In his homily during the beatification ceremony in Meru Diocese, Kenya, on November 5, Cardinal Kambanda said that Blessed Carola had “spent her missionary life for the kingdom of God to come here and for God’s name to be praised in this land. The joy of the faith is the fruit of this missionary work done in this land.”

Some Bishops at the Beatification ceremony of Sr. Maria Carola at Kinoru Stadium in Meru Diocese on 5 November 2022. Credit: ACI Africa


“She had an absolute trust in the loving care of God and came in this land to be a witness to this so that we can also acquire the same faith and trust that frees us from all fear and calls to us to faithfulness to God,” he said during the ceremony that was graced by dignitaries, including the representative of the Holy Father in Kenya, Archbishop Hubertus van Megen, Bishop Salesius Mugambi of Meru Diocese, and the Italian ambassador to Kenya, Roberto Natali, among others.

The Cardinal who started his Episcopal Ministry in July 2013 as Bishop of Rwanda’s Kibungo Diocese called upon Christians to see in Blessed Carola an example of missionary zeal worth emulating. 

“Sr. Carola gave us an example to follow in our lifetime; today is our turn to carry on this missionary life in our world today, which needs it most,” the Archbishop of Kigali said, adding, “She spent her life in this land giving great honor to God and to the Church.”

The family is one of the institutions where the example of Blessed Carola can be applied, he said, underscoring the need to free families from what he termed “fake love”.

Fake love, the Catholic Church leader who is the first-ever Rwandan Cardinal, named Cardinal in October 2020 said, “is the root cause of the problems in our families today because of the high favors expected from each other by the spouses.”

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He advocated for true love in families following the selfless witness of Blessed Carola.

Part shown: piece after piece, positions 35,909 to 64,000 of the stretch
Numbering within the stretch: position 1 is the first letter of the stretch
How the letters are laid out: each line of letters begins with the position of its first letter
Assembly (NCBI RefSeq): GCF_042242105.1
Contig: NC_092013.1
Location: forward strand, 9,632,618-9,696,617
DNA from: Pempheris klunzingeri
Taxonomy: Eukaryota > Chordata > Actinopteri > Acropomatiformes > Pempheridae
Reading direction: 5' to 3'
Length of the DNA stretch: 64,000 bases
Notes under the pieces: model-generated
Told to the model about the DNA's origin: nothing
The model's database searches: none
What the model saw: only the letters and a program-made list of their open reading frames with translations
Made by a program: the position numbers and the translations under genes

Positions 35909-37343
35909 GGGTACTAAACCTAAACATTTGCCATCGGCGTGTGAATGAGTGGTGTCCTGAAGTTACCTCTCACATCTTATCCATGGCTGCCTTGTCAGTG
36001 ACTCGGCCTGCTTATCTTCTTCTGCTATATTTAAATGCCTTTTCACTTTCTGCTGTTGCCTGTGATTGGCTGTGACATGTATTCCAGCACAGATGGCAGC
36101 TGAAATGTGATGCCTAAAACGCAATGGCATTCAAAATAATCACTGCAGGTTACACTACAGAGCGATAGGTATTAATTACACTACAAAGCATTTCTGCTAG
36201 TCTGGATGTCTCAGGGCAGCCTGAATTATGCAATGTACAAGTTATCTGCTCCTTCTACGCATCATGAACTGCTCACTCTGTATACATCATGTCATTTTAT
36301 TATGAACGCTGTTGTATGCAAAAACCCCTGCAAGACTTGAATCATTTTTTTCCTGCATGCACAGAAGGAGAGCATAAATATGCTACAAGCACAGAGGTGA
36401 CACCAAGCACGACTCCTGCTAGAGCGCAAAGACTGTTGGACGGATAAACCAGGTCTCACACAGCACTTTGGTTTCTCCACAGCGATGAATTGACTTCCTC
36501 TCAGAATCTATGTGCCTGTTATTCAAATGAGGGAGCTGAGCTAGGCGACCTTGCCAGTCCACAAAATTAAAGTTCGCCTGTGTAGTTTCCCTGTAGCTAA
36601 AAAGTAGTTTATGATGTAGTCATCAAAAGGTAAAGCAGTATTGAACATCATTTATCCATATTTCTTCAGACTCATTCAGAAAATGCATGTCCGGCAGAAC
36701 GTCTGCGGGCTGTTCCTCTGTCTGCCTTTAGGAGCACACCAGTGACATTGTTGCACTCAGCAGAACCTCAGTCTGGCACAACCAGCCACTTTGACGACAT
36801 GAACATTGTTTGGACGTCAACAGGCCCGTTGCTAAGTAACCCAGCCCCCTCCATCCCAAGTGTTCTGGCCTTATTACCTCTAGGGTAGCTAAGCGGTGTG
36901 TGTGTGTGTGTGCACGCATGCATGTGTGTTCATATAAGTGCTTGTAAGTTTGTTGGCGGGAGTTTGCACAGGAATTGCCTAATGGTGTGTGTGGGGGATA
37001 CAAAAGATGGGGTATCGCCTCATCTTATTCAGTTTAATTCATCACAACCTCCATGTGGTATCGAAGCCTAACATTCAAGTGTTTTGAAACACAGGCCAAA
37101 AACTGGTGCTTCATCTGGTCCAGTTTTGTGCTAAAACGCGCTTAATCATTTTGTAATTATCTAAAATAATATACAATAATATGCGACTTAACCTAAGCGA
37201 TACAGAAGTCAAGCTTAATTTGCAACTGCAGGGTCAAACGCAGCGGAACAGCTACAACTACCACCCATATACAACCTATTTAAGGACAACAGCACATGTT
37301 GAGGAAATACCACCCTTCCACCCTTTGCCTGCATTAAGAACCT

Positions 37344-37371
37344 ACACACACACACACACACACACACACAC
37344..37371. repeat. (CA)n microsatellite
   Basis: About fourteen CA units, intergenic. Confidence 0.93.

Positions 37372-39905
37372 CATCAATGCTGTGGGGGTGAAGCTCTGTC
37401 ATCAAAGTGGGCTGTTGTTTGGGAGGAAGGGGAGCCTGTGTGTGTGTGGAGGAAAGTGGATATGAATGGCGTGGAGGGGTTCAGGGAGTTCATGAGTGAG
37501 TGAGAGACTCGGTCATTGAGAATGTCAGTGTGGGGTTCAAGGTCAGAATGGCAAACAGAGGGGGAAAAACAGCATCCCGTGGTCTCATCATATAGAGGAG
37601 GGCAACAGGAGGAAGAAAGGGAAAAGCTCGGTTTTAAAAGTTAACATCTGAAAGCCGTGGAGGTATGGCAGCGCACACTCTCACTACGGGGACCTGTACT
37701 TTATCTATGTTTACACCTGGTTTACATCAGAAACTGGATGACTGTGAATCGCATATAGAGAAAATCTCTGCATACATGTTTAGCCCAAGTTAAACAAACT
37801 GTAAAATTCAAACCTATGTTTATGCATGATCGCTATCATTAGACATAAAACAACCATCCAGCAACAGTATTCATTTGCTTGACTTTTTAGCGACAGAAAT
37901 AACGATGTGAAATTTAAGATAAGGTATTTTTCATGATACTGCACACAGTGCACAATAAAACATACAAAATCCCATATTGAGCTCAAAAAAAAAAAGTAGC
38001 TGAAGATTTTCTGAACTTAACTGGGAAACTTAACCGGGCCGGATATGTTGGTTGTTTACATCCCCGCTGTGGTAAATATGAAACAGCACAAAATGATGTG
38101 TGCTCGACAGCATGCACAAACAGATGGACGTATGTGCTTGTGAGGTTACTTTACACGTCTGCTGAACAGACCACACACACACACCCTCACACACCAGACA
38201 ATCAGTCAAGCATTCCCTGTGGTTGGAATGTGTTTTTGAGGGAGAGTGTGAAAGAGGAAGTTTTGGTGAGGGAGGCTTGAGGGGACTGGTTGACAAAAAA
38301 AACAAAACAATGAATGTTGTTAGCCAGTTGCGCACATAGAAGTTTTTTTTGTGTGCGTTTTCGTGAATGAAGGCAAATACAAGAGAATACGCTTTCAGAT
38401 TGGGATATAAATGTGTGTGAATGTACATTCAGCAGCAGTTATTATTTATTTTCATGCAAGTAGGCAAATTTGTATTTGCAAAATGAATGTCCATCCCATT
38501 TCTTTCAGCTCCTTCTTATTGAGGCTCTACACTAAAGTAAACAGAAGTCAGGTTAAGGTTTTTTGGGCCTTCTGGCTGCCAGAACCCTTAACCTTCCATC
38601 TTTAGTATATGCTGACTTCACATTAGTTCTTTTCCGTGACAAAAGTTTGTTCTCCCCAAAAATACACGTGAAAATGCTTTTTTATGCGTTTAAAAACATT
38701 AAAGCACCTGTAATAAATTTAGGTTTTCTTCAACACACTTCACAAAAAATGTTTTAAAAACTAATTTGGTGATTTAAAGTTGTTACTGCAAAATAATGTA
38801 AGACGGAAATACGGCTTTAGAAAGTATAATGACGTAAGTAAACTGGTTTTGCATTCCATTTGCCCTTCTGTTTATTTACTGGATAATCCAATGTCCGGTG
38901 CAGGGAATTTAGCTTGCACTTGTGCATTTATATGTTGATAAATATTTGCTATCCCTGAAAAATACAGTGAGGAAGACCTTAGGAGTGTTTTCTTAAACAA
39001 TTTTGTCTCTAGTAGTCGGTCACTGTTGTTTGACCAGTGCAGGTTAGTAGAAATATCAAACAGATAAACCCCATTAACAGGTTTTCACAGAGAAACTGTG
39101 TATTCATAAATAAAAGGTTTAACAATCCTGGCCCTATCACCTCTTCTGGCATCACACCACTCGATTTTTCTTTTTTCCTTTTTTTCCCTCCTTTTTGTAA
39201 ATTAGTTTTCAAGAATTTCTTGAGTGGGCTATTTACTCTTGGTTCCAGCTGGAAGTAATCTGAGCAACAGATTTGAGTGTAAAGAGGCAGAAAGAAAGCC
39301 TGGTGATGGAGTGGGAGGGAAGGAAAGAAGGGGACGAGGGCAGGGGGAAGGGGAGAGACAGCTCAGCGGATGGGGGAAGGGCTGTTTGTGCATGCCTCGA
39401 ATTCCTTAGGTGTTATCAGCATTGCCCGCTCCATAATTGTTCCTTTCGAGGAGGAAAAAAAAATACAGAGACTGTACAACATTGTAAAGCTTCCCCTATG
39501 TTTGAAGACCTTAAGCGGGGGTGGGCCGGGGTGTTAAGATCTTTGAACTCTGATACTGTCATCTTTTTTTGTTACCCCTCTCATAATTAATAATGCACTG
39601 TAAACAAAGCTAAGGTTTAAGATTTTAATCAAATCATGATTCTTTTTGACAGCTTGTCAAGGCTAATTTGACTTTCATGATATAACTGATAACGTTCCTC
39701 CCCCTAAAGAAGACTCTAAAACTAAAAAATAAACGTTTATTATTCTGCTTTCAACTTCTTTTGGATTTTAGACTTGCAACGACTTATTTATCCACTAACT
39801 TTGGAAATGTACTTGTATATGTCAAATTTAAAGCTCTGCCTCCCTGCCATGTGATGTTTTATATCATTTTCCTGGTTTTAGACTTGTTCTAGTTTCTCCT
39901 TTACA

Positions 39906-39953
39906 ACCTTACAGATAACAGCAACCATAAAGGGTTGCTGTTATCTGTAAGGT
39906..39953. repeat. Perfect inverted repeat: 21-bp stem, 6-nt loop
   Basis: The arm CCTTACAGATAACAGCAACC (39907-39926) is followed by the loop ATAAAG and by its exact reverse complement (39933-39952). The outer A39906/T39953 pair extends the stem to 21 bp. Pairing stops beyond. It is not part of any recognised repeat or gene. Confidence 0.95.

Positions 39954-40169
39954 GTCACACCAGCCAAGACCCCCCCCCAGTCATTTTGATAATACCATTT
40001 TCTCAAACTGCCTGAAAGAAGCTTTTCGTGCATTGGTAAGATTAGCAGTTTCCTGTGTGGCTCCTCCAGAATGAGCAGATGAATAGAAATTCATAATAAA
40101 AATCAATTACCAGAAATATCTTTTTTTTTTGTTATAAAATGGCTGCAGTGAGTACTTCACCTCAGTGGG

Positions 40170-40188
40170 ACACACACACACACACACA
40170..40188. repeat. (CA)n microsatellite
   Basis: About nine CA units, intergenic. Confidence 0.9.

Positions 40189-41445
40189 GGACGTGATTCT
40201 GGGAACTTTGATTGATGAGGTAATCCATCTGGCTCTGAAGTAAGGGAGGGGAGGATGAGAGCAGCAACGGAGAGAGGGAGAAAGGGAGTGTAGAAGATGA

True love of the gospel when applied within the family should be based on “what good I am going to do for my husband, wife, parent, children, brothers and sisters in the community,” Cardinal Kambanda said, adding, “This is the testimony blessed Maria Carola gives us.”

The Cardinal turning 64 on November 10 went on to reflect on the sacrifices that early missionaries to Africa made, saying, “Many of them got sick on the way and others died young while on this journey.”

The November 5 beatification ceremony is the second such celebration on the Kenyan soil, after that of Sr. Irene Stefani (Nyaatha) in May 2015. 

Italian Ambassador to Kenya, (second from left) and some of Kenya's government officials at the beatification of Italian-born Sister Maria Carola at Kinoru Stadium covered by Kenya's Meru Diocese. Credit: ACI Africa.

Born Aurelia Mercede Stafani in August 1891, the Italian-born member of the Consolata Missionary Sisters was commissioned to Kenya after taking her first vows in January 1914; she arrived in the East African nation in January 1915.

She served in the military hospitals in Kenya and Tanzania during the First World War (1915-1918) where a medical colonel nicknamed her “angel of charity”. She died in Kenya in October 1930 after contracting a disease from a patient she was caring for. She was 39.

Pope Francis delegated Polycarp Cardinal Pengo, then Archbishop of Dar-es-Salaam in Tanzania, to preside over the beatification of Sr. Nyaatha on 23 May 2015 in Nyeri.

The miracle that opened the way for Sr. Nyaatha’s beatification happened in the Southern African nation of Mozambique where, in Nipepe Parish, Lichinga Diocese, 270 people hiding from the 1989 civil war invoked her name to get drinking water, which miraculously flowed and multiplied in the baptismal font.

Her sainthood journey has so far evolved through three successive Papal reigns: Pope St. John Paul II formally opened her sainthood cause by declaring her “Servant of God”; Pope Emeritus Benedict XVI declared her to have exhibited a life of heroic virtues and declared her “Venerable”.

Pope Francis approved a decree recognizing the Mozambique miracle thereby declaring Sr. Irene Stefani “Blessed”.